Global geopolitical changes driving encryption adoption
Recent global geopolitical changes have made more people and organizations than ever worry about the privacy of their data, and consider increasing their use of encryption to ensure their data is kept safe.
According to the results of a survey of 918 security professionals attending the 2017 RSA Conference:
- Almost three-fourths (72 percent) of security professionals say they are more concerned about data privacy; similarly, 71 percent say organizations are more concerned about data privacy.
- Two-thirds of IT security respondents (66 percent) say their organizations are considering increasing their use of encryption.
- Only 29 percent of security professionals say they are “90 percent confident” in their organizations’ ability to secure and protect encrypted communication.
- Nearly a third (32 percent) say they are “not confident” or have only “50 percent confidence” in their organizations’ ability to protect and secure encrypted communication.
- Seven percent say they “have no idea” if their organization can protect encrypted communication.
- Approximately three-quarters (72 percent) of IT security professionals are more concerned today about encryption backdoors than they were a year ago.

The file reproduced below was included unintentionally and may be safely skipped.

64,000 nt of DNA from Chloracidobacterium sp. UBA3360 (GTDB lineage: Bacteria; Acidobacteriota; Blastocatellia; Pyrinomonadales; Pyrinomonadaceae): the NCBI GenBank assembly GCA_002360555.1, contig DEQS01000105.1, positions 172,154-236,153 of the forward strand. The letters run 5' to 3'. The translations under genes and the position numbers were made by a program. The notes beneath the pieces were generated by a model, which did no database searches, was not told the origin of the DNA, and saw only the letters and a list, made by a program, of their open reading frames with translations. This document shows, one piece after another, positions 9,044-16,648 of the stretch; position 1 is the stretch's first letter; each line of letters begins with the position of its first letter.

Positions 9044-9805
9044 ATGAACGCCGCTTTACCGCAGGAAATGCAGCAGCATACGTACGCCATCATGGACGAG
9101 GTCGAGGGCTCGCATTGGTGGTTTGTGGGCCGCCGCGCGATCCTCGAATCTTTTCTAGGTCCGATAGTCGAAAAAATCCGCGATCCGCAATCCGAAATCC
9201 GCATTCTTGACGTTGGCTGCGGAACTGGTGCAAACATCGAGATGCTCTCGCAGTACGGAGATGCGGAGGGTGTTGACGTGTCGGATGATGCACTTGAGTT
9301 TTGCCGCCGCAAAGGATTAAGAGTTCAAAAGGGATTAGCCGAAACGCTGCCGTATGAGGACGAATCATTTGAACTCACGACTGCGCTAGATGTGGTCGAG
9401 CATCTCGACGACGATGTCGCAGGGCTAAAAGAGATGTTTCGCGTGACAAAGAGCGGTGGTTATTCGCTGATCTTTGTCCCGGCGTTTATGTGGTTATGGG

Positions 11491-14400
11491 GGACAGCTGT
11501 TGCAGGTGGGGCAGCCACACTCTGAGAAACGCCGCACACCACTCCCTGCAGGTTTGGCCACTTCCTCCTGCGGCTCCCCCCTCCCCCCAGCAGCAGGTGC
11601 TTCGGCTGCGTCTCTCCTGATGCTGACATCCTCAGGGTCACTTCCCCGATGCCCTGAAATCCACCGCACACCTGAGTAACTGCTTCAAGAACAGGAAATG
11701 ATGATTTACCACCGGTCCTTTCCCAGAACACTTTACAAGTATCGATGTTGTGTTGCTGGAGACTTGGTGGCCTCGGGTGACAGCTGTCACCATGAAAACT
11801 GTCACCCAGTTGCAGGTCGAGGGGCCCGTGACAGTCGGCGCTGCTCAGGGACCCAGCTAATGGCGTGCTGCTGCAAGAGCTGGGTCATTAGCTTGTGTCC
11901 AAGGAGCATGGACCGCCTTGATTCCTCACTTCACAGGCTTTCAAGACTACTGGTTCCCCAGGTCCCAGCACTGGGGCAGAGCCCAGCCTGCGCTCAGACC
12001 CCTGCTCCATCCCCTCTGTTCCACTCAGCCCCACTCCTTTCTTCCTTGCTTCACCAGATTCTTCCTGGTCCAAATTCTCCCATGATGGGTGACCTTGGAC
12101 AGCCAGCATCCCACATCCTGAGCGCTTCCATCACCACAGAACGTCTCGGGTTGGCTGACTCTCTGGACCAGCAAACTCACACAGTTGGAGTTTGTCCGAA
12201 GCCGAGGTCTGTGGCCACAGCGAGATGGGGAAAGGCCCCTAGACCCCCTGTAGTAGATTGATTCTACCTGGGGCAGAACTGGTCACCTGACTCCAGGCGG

“The tension between data privacy and national security is going to continue to escalate,” said Jeff Hudson, CEO of Venafi. “Encryption is the lynchpin of our entire global digital economy. It controls the privacy and security of everything from our personal photos to the most sensitive national security data. Our collective ability to secure encrypted data has a profound impact on digital privacy and trust around the world.”
“Encryption plays a fundamental role in data privacy, whether it’s protecting data from hackers or governments,” said Paul Turner, CTO of Server Products for Venafi. “The challenges organizations are already facing in managing and securing encryption keys, combined with concerns about the integrity and strength of encryption implementations, is undermining confidence in the privacy and security of data.”